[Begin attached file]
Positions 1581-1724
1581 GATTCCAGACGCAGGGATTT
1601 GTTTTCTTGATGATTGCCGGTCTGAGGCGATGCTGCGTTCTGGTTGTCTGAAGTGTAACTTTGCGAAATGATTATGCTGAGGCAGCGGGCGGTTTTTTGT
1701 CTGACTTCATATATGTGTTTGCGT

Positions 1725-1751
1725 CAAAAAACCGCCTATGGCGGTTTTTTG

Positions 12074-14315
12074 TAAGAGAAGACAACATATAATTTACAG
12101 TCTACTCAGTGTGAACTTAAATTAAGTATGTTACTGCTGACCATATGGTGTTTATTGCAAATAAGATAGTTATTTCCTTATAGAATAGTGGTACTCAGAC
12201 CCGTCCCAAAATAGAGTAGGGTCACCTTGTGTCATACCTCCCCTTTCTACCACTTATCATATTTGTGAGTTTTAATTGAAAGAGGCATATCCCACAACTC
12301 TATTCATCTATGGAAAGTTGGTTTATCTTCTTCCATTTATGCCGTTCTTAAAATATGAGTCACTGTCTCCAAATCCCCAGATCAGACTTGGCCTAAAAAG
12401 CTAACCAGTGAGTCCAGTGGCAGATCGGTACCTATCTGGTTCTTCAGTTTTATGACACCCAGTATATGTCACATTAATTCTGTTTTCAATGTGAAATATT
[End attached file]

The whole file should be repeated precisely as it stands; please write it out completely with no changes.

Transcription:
Positions 1581-1724
1581 GATTCCAGACGCAGGGATTT
1601 GTTTTCTTGATGATTGCCGGTCTGAGGCGATGCTGCGTTCTGGTTGTCTGAAGTGTAACTTTGCGAAATGATTATGCTGAGGCAGCGGGCGGTTTTTTGT
1701 CTGACTTCATATATGTGTTTGCGT

Positions 1725-1751
1725 CAAAAAACCGCCTATGGCGGTTTTTTG

Positions 12074-14315
12074 TAAGAGAAGACAACATATAATTTACAG
12101 TCTACTCAGTGTGAACTTAAATTAAGTATGTTACTGCTGACCATATGGTGTTTATTGCAAATAAGATAGTTATTTCCTTATAGAATAGTGGTACTCAGAC
12201 CCGTCCCAAAATAGAGTAGGGTCACCTTGTGTCATACCTCCCCTTTCTACCACTTATCATATTTGTGAGTTTTAATTGAAAGAGGCATATCCCACAACTC
12301 TATTCATCTATGGAAAGTTGGTTTATCTTCTTCCATTTATGCCGTTCTTAAAATATGAGTCACTGTCTCCAAATCCCCAGATCAGACTTGGCCTAAAAAG
12401 CTAACCAGTGAGTCCAGTGGCAGATCGGTACCTATCTGGTTCTTCAGTTTTATGACACCCAGTATATGTCACATTAATTCTGTTTTCAATGTGAAATATT